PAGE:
After the death of Park Chung-hee and the short-lived government of Choi Kyu-hah, Chun Doo-hwan took power through a coup d’etat in 1980 and began a slow process of liberalization, which minimized its potential negative impact. Korea still kept some of the institutions that were created following the logic of the developmental state, such as the Korean Trade Promotion Corporation (KOTRA). Current president Park Geun-hye’s strategy of promoting the creative economy shows that the Korean interventionist industrial policy did not disappear with the arrival of democracy nor with the 1997 crisis. In any case, even though the rapid economic growth of the liberalizing period starting in 1980 must be seen as the consequence of the policies adopted during Park Chung-hee’s regime, those periods should not be analyzed together due to the high degree of intervention of his policies.
Trade liberalization may have a negative impact on developing countries because of the increase of imports, which worsen the trade balance (^{Santos-Paulino and Thirlwall, 2004}). The magnitude of the impact on exports or imports depends on the country and on its initial conditions, as shown by ^{Awokuse (2007)}.
Since the 1970’s, there has been a considerable shift towards export promotion strategies in most of the developing world, supported by the idea that export expansion leads to better resource allocation, “creating economies of scale and production eﬃciency through technological development, capital formation, and employment generation” (^{Shirazi and Abdul-Manap, 2005: 472}). The success of the outward-oriented policies of the East Asian Tigers provoked a great deal of consensus over the exportled growth hypothesis. It was not just accepted by academicians (see ^{Feder, 1983} and ^{Krueger, 1980}), but it evolved into a “new conventional wisdom” (^{Tyler, 1981}, ^{Balassa, 1985}). Several countries followed these policy recommendations, which were also promoted by institutions the ^{World Bank (1987)}.
However, the exportled growth hypothesis has been questioned in recent times. ^{Ahmad and Harnhirun (1995)} did not find a good basis to confirm the hypothesis of exportled growth for the ASEAN region (Indonesia, Malaysia, the Philippines, Singapore and Thailand). Instead, they claimed that the interaction of exports with interior mechanisms could be a more suitable explanation for the economic growth of these countries.
Although imports could, at least theoretically, increase growth because of the access to a greater market of intermediate inputs and the improvement of competitiveness, they can also destroy the domestic productive chains, reallocating the domestic resources from productive employment to unemployment.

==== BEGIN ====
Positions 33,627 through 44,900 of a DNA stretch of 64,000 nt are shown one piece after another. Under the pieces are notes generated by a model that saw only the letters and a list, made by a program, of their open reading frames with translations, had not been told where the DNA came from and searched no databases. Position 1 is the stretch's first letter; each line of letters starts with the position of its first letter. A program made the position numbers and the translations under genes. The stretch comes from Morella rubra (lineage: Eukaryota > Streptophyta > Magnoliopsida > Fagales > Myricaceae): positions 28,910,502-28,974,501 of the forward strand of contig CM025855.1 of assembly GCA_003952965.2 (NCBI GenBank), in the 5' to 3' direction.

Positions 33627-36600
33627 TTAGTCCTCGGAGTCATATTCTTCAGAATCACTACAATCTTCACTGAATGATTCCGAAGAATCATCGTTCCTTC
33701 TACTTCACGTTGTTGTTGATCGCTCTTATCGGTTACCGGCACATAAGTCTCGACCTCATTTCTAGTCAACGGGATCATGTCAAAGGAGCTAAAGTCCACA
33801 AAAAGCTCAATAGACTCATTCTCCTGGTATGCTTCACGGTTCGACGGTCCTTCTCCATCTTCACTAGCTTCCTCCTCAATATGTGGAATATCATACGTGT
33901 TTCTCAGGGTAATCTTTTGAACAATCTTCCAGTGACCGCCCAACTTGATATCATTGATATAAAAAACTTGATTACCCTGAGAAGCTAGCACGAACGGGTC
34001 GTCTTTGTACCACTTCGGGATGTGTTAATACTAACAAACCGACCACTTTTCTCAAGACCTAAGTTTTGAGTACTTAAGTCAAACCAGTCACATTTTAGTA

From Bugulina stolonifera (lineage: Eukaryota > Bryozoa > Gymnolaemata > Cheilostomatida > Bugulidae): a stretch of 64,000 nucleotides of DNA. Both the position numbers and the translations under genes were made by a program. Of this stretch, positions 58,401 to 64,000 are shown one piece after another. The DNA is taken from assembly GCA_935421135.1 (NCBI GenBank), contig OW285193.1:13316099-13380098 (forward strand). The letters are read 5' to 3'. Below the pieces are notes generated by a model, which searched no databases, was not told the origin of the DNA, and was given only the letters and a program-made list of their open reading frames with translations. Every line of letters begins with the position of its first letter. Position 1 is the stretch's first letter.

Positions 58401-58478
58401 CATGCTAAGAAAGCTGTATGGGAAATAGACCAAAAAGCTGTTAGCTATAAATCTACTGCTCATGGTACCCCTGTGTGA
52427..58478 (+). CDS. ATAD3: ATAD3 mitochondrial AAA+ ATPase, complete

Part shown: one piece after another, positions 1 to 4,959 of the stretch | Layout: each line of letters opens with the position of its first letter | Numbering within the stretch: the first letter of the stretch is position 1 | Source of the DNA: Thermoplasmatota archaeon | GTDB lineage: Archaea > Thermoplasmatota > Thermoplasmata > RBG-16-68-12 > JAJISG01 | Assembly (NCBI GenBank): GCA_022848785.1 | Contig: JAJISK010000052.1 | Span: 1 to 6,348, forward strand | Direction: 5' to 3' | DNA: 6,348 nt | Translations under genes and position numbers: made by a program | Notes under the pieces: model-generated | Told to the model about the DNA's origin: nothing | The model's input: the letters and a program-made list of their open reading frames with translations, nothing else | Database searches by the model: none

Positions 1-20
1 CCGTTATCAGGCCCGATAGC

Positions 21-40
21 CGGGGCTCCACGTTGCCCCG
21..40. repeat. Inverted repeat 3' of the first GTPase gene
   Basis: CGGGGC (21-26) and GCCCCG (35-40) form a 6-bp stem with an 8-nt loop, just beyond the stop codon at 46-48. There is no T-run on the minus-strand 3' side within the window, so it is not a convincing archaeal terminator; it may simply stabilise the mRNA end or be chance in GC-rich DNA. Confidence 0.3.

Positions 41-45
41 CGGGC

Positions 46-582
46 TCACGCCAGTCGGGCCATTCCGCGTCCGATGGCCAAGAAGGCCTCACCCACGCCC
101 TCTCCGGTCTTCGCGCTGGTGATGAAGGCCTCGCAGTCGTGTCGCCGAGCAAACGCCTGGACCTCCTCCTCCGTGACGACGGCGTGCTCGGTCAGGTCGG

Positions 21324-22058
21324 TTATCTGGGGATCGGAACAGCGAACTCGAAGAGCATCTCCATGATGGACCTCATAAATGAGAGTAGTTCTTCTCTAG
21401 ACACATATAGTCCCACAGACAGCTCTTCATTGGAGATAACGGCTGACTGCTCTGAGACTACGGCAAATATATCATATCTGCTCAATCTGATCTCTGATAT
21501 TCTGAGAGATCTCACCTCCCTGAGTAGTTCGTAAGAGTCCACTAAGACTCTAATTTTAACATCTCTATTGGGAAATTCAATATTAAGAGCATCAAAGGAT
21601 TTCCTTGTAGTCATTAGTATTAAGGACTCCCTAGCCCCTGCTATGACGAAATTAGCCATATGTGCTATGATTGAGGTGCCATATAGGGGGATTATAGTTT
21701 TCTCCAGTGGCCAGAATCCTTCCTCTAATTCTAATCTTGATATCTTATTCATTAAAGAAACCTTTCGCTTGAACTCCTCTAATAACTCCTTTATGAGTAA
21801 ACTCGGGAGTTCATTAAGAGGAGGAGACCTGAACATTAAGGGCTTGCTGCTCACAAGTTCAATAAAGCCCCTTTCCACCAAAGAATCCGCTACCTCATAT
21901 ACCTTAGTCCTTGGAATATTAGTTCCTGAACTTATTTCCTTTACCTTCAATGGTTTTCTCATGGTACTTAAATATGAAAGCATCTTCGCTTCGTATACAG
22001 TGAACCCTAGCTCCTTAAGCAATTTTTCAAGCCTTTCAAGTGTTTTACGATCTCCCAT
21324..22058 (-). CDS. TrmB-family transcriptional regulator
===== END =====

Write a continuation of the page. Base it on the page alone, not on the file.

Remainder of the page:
The cautious observations of liberalization processes and the dynamics between growth and the external sector in diﬀerent countries, especially the Asian ones, are of great importance for Latin American countries. They are of particular interest for countries such as Mexico, Argentina, Brazil, Peru and Uruguay, where the twentieth century saw a significant increase in the elasticity of the ratio of exports and imports with respect to income, (^{Guerrero de Lizardi, 2006}).
FDI is, along with exports and imports, a key variable in explaining the relationship between a country and its external sector. When purchasing goods abroad, companies can, basically, decide between importing those goods or producing them in the foreign country, depending on the comparative advantages of either option. Companies face a similar choice between investing in a foreign country and exporting their goods to such market. Because of these substitutabilities, FDI has also been studied, along with foreign trade, to determine its relationship with economic growth. The choice between exports and FDI depends on the level of convenience, risk, profit and long-run developing strategy of firms, competitors, etc. (^{Liu, Wang and Wei, 2001}). Although FDI may increase capital and, therefore, production, it may also crowd-out domestic firms, so its total eﬀect in developing countries might be negative (see ^{Herzer, 2012}).
There are a significant number of studies on the relation between economic growth, export and FDI. ^{Jung and Marshall (1985)} perform causality tests between exports and growth for 37 developing countries; the results cast considerable doubt on the validity of the export promotion hypothesis. ^{Henriques and Sadorsky (1996)} investigate the exportled growth hypothesis for Canada by constructing a vector autoregression (VAR) in order to test for Granger causality between real Canadian exports, real Canadian GDP, and Canada’s real terms of trade; they find that these variables are co-integrated and evidence of a one-way Granger causal relationship in Canada whereby changes in GDP precede changes in exports (i.e. growth-driven exports hypothesis). ^{Zestos and Tao (2002)} study the relations between the growth rates of exports, imports, and the GDP, for the 1948-1996 period for Canada and the United States, finding bidirectional causality for Canada from the foreign sector to GDP and vice versa, and a weaker relationship between the foreign sector and GDP for the United States.